Best of Edinburgh Guide Fri, 29 Apr 2016 06:37:25 +0000 Joomla! - Open Source Content Management en-gb Getting Around Edinburgh Hints on travelling around Edinburgh

Getting Around Edinburgh

Edinburgh is linked to a wide channel of rail network connecting to all corners and near by locations. So you will hardly face any problem to move around the place and get the perfect feel of what Edinburgh has to offer you.


Edinburgh is a pretty decent and ideal place for cyclists, the city council has provided the off-road cycle paths and road edge cycle lanes. This was just done to make sure in heavy rush and traffic cyclists can easily have a go. Bicycling is just about the best way to get around the city, despite the hilly terrain. There are plenty of cycle routes around the town and out into the surrounding countryside. The local cycling association, Spokes, 232 Dalry Rd, Tel: 3132114, publishes a very good cycle map (£4.95, available at the TIC). If you've brought your own bike and need spares, you'll find everything you'll need at Edinburgh Bicycle Co-op, 8 Alvanley Terr, Tel: 2281368; open Mon-Fri 1000-1900, Sat/Sun 1000-1800. But be cautious while tethering your bike on streets: Grassmarket and Rose Streets are sensitive for vandalism and theft activities. Otherwise the only place to worry are steep and cobbled streets around the Old Town


Public transport is generally good and efficient. There are two main bus companies operate most services in and around the city. Lothian Regional Transport (LRT) use maroon and white double deckers buses (555 6363, runs majority of the bus services around Edinburgh city and Mid and East Lothian. Meanwhile First Edinburgh operate the same routes using green and yellow buses. They also run the so-called 'Barbie' buses, which are pink and more user-friendly for parents with kids and disabled passengers. Edinburgh;tourist informationCar Edinburgh is one of the least car-friendly cities in Britain. The main routes into town have been turned into 'greenways', which give buses priority, and on-street parking is limited to 10 mins. The centre of town is a complicated system of one-way streets designed to ease congestion. The privatized traffic wardens are ruthless in their dedication to duty. Free parking in most of central Edinburgh is limited to resident- parking permit holders only, Mon-Fri 0830-1800, and the police have powers to tow away illegally parked cars. An excellent way to see the sights and avoid wearing out shoe leather is to take one of the city bus tours (Guide Friday or LRT); see page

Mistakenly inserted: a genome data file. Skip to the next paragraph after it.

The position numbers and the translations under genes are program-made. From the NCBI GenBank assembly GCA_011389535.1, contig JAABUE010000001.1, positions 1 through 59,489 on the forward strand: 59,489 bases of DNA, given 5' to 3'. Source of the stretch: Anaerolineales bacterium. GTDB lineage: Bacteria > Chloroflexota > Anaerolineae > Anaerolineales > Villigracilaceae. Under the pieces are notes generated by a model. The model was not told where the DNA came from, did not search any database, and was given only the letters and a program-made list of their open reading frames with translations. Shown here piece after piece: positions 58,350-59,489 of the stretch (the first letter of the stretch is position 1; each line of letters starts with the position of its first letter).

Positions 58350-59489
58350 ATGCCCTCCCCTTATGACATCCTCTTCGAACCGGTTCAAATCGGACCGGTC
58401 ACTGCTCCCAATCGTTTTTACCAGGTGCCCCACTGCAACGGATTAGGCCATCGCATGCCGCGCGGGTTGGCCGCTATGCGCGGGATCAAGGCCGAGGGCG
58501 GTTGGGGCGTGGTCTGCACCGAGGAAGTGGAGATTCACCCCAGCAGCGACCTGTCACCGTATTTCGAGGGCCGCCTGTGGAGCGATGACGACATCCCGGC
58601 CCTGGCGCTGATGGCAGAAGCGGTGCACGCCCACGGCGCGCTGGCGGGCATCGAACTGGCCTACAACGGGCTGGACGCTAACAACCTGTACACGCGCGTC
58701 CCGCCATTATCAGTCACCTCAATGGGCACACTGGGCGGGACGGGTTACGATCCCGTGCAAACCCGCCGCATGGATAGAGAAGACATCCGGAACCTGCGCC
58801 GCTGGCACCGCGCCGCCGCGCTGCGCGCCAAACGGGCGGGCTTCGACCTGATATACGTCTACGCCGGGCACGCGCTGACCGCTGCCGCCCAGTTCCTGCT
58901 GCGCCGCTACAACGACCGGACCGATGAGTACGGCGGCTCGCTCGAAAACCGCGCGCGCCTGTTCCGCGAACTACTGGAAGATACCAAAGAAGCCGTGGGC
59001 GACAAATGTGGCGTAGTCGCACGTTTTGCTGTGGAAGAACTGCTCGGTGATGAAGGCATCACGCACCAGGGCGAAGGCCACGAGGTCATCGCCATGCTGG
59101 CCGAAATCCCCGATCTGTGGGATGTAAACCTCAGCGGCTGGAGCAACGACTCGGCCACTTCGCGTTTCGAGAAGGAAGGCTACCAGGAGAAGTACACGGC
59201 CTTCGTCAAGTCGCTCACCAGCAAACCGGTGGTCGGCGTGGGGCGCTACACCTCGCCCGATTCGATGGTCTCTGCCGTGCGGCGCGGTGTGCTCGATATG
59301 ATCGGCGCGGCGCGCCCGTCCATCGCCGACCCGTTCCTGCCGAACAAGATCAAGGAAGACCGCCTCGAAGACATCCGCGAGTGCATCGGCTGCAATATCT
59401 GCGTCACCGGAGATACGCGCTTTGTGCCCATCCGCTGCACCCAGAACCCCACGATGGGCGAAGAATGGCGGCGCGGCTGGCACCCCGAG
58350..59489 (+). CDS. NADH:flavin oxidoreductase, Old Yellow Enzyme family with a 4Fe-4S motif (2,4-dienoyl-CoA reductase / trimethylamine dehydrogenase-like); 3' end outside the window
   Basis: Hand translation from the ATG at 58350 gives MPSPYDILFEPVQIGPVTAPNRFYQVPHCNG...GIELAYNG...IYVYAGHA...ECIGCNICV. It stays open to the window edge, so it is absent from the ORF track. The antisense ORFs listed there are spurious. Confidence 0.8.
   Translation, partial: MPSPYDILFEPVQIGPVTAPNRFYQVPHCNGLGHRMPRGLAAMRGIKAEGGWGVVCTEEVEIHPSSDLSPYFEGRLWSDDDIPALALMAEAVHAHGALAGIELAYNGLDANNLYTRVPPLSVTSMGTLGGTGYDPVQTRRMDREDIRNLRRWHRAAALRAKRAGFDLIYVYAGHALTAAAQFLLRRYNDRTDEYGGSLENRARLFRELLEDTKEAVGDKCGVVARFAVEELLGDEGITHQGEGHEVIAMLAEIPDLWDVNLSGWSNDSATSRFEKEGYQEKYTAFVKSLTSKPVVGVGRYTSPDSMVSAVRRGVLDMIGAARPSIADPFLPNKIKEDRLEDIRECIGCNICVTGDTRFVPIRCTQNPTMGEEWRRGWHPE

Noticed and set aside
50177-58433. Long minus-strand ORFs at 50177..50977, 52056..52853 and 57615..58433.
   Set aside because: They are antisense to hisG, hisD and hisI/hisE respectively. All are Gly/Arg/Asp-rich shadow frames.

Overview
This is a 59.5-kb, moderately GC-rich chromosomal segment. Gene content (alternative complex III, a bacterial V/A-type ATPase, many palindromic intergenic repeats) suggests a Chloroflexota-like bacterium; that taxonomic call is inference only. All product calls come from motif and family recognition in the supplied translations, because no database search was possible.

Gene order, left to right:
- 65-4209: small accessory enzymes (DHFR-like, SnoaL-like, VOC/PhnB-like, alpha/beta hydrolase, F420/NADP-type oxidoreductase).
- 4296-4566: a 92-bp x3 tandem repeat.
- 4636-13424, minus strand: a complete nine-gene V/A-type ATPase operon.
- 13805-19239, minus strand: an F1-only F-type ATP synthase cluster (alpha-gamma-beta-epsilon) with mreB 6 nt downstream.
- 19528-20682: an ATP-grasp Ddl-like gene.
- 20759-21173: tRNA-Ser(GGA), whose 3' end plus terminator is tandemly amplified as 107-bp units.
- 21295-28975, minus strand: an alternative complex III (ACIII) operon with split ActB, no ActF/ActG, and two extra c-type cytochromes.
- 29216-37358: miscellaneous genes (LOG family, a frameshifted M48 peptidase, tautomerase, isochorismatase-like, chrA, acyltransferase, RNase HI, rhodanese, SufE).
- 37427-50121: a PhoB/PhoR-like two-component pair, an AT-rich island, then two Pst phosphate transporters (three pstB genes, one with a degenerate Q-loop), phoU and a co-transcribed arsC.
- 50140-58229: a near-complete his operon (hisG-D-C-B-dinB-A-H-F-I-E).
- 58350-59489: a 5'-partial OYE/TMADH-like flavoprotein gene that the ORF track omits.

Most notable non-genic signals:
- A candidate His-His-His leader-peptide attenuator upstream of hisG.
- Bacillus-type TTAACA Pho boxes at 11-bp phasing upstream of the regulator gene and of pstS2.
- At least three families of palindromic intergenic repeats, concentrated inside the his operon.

On foot

Although Greater Edinburgh occupies a large area relative to its population of less than half a million, most of what you'll want to see lies within the compact city centre and to see the real charm and beauty of the buzzing city centre best ideas is to explore on foot. Well be cautious during night, especially around areas with abundant rowdy nightlife (Lothian Road and the Cowgate) else walking around the city othersise is safe and pleasant. . The centre is clearly divided in two, with the main thoroughfare, Princes Street, and its gardens, running between them. The Old Town is a medieval maze of cobbled streets, wynds and closes on or around the Royal Mile, which runs from the castle down to the palace. The New Town is the symmetrical layout of wide streets lined with elegant Georgian buildings which runs north from Princes Street. Though most of the main sights are within walking distance of each other, Edinburgh is a hilly city and a full day's sightseeing can leave you exhausted.


Driving around Edinburgh is not recommended as the town is reasonably small and the best way is to move in the public transport or foot. Another reason for this the fact that the city centre is soaked with one way streets and pedestrain area, which makes driving a nightmare. Do try to avoid Princess Streets as it has only limited access for private vehicles. The traffic is high during rush hours (7:30-9:30am, 4:30pm-7pm Mon-Fri).Other than that the parking restrictions are also there around the city. During the festival month of August huge number of visitors use to visit which makes the situation more worse, as High Street is pediestrinised and finding the parking space is also difficult.